The ACLU filed suit in federal court yesterday seeking to force the White House to turn over records related to the killing of Anwar al-Awlaki, the US citizen assassinated in a drone attack in Yemen last year.
The lawsuit, filed in the U.S. District Court for the Southern District of New York, charged the Justice and Defense departments and the CIA with illegally failing to respond to requests made in October under the Freedom of Information Act (FOIA). It cited public comments made by President Obama, Defense Secretary Leon E. Panetta and other officials in arguing that the government cannot credibly claim a secrecy defense.
“The government’s self-serving attitude toward transparency and disclosure is unacceptable,” the ACLU said in a statement. “Officials cannot be allowed to release bits of information about the targeted killing program when they think it will bolster their position, but refuse even to confirm [its] existence” when asked for information “in the service of real transparency and accountability.”
In addition to statements by Obama and Panetta, the lawsuit notes that “media reports about the targeted killing program routinely quote anonymous government officials describing details of the program.”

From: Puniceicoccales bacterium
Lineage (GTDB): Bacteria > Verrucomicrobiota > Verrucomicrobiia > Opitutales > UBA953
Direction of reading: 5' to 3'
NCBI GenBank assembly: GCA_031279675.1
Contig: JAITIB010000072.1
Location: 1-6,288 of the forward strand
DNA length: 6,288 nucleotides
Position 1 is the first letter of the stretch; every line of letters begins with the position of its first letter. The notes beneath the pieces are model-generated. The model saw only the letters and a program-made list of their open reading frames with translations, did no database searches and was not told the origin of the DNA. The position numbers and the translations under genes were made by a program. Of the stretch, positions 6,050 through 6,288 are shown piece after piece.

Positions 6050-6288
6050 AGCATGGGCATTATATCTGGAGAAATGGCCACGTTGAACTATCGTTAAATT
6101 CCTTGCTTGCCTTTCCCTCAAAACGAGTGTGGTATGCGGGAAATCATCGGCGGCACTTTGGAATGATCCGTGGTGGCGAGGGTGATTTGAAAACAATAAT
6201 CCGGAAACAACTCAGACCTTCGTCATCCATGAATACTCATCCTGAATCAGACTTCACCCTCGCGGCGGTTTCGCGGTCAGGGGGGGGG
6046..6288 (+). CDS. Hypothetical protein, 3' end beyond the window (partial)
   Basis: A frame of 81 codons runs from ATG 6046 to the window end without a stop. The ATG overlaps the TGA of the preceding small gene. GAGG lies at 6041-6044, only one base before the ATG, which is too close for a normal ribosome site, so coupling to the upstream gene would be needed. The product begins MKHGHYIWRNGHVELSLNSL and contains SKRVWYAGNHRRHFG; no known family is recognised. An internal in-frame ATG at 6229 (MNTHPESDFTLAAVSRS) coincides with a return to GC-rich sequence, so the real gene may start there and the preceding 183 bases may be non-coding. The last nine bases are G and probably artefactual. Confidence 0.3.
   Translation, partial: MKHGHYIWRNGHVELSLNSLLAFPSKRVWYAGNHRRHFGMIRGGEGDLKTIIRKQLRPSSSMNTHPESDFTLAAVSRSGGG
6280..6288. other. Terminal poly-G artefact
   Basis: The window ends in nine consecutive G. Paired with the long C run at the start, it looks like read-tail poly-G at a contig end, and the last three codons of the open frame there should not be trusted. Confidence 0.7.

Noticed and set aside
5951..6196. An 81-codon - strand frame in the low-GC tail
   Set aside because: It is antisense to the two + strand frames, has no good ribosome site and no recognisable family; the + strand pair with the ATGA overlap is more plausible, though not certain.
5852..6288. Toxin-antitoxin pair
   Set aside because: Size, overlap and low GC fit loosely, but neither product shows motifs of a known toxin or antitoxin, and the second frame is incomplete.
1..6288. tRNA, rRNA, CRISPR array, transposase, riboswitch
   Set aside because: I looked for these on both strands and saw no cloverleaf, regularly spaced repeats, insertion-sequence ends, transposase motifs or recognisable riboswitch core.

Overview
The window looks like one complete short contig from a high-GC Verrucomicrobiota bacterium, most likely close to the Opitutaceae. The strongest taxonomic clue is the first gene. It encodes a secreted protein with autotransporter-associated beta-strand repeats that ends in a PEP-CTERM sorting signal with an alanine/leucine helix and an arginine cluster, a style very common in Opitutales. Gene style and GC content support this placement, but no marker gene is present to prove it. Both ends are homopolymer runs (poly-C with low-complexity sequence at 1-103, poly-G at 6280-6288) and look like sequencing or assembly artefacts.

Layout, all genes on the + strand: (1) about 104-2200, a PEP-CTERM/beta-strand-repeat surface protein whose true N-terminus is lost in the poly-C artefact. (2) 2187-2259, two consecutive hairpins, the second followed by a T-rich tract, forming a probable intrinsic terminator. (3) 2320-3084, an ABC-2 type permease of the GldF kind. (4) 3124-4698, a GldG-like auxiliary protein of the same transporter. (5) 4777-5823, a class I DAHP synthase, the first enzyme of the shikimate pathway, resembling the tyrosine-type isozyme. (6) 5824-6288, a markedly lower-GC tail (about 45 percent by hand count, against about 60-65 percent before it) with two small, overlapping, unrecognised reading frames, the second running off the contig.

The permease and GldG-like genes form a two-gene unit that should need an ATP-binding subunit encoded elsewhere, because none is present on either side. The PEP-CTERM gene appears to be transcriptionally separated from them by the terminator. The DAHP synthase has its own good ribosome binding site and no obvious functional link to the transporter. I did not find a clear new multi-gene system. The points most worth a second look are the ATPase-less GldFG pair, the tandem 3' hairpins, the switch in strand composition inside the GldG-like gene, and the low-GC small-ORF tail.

Just the other day President Barack Obama talked openly about the drone program in a YouTube interview. And Panetta spoke about the Awlaki case on 60 Minutes this past Sunday. Yet when the ACLU tried to FOIA the Office of Legal Counsel document justifying the killing of American citizens, or the evidence used to confirm Awlaki’s role as a terrorist the government has always denied them citing state secrets. The lawsuit cites several other instances where the President or top officials have mentioned the drone program or the killing of Awlaki publicly.
The New York Times has also filed suit seeking the legal memos. The request for the evidentiary basis for the killing of Awlaki, along with his son Abdulrahman and Samir Khan, another US citizen killed in the initial Awlaki strike, is new.
Last week, the Daily Beast reported that the Administration was about to release information about the Awlaki killing, but reportedly the planned speech by Eric Holder will not even mention Awlaki by name. So the Administration keeps playing this game of public comment when it serves them and secrecy when it doesn’t.
As Adam Serwer notes, the ACLU has sued before over information about the drone program and a judge sided with the government in denying disclosure. But the Administration has spoken much more openly in the ensuing months about the program so there’s a chance the ACLU will be successful this time around.